Researchers confirm that waters migrating from the surface can take many tens of thousands of years to reach the water table
A team of researchers at Lawrence Livermore National Laboratory in California has confirmed that in drier regions, waters migrating from the surface can take many tens of thousands of years to reach the water table. Since such waters began their underground migration at the time of the last ice age, they hold a scientific and historical record of global climate change. Their results were reported in the inaugural issue of the electronic publication, Vadose Zone Journal www.vadosezonejournal.org, published by the Soil Science Society of America.
These scientists applied one of the largest super computers to study the effect of climate on water movement through this section underneath the surface, called the vadose zone. They used computer simulations to consider how this water chemically interacts with the rocks it migrates through. Because the type and abundance of minerals varies with changes in rock type, they can determine the chemical composition and how fast it changes at any point along the flow path of the water.
Radioactivity from oil and gas wastewater persists in Pennsylvania stream sediments
22.01.2018 | Duke University
World’s oldest known oxygen oasis discovered
18.01.2018 | Eberhard Karls Universität Tübingen
On the way to an intelligent laboratory, physicists from Innsbruck and Vienna present an artificial agent that autonomously designs quantum experiments. In initial experiments, the system has independently (re)discovered experimental techniques that are nowadays standard in modern quantum optical laboratories. This shows how machines could play a more creative role in research in the future.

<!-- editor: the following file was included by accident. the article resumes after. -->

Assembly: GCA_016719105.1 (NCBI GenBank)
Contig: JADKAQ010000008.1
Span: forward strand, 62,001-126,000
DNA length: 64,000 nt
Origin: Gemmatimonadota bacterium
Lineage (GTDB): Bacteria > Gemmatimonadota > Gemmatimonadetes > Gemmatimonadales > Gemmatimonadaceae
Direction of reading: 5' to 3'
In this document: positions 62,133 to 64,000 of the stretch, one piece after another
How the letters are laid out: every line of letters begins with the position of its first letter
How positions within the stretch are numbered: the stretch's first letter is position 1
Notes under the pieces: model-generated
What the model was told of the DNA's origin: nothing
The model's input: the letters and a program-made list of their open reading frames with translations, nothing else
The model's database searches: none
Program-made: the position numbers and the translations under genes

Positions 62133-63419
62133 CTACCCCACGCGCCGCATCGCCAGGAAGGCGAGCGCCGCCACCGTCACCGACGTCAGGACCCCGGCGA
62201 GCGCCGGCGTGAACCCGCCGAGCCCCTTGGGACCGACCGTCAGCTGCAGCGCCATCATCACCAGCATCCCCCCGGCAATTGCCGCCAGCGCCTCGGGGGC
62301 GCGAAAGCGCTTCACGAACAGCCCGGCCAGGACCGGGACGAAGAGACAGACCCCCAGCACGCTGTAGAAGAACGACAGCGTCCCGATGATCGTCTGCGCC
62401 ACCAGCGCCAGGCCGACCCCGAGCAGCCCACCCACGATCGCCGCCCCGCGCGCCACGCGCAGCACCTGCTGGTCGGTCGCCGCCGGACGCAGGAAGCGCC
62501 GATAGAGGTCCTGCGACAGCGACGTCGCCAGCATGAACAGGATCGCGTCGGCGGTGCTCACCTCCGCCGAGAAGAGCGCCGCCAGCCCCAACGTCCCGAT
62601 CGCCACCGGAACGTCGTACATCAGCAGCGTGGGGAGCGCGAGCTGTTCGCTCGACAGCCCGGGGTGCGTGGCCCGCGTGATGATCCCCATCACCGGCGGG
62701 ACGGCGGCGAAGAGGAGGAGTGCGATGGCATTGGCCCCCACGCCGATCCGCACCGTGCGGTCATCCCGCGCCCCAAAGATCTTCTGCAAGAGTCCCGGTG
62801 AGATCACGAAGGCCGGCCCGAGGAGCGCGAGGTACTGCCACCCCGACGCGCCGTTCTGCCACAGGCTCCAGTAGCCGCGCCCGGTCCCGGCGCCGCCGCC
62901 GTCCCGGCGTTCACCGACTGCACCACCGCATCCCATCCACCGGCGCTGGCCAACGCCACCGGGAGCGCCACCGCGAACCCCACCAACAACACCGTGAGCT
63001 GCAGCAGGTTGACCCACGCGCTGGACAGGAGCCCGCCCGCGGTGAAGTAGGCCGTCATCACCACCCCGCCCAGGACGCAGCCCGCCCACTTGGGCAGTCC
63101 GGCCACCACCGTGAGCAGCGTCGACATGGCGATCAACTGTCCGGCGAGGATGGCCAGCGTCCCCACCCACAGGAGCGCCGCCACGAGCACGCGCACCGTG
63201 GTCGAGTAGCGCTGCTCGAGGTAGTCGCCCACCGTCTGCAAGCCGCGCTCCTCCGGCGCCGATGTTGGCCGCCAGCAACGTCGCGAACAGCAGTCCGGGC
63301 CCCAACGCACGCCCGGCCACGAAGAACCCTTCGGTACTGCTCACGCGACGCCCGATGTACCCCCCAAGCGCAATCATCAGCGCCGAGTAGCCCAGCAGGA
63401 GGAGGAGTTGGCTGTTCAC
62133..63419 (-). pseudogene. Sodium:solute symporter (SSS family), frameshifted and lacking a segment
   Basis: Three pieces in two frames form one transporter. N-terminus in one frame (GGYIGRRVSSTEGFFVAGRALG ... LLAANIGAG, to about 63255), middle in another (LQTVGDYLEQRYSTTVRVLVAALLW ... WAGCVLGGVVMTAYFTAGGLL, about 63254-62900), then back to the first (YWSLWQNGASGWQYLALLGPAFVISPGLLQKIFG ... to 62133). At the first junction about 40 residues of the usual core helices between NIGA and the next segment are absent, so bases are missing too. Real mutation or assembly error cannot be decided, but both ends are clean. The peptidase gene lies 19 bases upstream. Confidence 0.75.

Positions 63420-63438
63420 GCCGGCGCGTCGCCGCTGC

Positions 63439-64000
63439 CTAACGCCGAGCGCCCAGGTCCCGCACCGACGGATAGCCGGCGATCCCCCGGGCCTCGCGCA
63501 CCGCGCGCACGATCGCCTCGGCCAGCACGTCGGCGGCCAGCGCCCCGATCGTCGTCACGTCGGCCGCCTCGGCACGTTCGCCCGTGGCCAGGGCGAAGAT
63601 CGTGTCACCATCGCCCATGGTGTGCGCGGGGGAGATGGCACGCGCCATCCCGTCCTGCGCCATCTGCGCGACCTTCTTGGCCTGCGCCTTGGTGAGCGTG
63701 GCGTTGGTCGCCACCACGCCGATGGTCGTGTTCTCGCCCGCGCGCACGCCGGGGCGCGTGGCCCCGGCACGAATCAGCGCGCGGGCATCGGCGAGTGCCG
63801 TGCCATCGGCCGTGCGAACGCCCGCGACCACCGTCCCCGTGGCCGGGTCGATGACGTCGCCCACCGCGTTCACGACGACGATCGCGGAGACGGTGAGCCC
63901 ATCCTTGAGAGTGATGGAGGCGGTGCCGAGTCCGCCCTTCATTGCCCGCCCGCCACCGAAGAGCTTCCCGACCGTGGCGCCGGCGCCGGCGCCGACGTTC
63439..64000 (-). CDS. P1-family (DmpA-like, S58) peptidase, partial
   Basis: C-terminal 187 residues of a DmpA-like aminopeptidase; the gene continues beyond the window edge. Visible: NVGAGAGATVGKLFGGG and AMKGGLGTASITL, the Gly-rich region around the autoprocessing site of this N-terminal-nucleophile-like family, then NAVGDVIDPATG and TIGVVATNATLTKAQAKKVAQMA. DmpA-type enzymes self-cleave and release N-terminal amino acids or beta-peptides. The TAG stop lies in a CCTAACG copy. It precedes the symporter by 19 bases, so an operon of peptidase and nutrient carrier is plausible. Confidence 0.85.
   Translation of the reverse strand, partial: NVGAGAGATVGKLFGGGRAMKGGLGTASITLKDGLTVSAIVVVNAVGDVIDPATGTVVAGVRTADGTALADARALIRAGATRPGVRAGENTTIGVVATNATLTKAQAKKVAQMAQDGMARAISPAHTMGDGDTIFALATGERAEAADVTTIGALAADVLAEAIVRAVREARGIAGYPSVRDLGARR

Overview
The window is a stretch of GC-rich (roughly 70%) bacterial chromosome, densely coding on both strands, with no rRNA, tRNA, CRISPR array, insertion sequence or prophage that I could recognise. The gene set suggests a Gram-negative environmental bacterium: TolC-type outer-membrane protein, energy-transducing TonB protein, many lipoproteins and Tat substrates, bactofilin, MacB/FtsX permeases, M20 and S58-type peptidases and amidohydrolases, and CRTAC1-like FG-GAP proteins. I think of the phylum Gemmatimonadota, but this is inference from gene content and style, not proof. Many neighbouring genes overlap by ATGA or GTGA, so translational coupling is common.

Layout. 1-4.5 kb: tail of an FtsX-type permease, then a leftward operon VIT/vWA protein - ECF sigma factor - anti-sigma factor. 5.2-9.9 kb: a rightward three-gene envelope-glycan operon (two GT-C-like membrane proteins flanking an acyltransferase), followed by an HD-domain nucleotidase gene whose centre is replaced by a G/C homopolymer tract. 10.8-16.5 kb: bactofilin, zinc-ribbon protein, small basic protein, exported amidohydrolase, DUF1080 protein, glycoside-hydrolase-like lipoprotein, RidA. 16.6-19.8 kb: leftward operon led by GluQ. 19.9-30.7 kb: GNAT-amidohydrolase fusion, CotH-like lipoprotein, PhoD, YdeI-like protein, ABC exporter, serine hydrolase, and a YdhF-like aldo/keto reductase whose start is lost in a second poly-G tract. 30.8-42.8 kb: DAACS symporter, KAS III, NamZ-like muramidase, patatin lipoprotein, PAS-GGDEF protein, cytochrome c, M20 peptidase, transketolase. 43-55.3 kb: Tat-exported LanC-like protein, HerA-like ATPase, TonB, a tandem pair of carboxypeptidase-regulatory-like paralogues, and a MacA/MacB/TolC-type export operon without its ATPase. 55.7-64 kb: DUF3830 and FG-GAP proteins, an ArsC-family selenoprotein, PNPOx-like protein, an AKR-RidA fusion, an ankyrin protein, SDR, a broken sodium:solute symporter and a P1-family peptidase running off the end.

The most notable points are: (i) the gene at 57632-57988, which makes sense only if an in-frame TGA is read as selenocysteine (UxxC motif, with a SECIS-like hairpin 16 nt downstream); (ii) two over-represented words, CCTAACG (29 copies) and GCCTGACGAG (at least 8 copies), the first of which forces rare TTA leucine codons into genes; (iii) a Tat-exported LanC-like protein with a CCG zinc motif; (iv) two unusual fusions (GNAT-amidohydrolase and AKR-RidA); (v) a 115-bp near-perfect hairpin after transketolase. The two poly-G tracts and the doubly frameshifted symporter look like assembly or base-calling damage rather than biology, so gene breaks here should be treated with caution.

We carry smartphones in our pockets, the streets are dotted with semi-autonomous cars, but in the research laboratory experiments are still being designed by...
What enables electrons to be transferred swiftly, for example during photosynthesis? An interdisciplinary team of researchers has worked out the details of how...
For the first time, scientists have precisely measured the effective electrical charge of a single molecule in solution. This fundamental insight of an SNSF Professor could also pave the way for future medical diagnostics.
Electrical charge is one of the key properties that allows molecules to interact. Life itself depends on this phenomenon: many biological processes involve...
At the JEC World Composite Show in Paris in March 2018, the Fraunhofer Institute for Laser Technology ILT will be focusing on the latest trends and innovations in laser machining of composites. Among other things, researchers at the booth shared with the Aachen Center for Integrative Lightweight Production (AZL) will demonstrate how lasers can be used for joining, structuring, cutting and drilling composite materials.
No other industry has attracted as much public attention to composite materials as the automotive industry, which along with the aerospace industry is a driver...
Scientists at Tokyo Institute of Technology (Tokyo Tech) and Tohoku University have developed high-quality GFO epitaxial films and systematically investigated their ferroelectric and ferromagnetic properties. They also demonstrated the room-temperature magnetocapacitance effects of these GFO thin films.
Multiferroic materials show magnetically driven ferroelectricity. They are attracting increasing attention because of their fascinating properties such as...
08.01.2018 | Event News
11.12.2017 | Event News
08.12.2017 | Event News
22.01.2018 | Materials Sciences
22.01.2018 | Earth Sciences
22.01.2018 | Life Sciences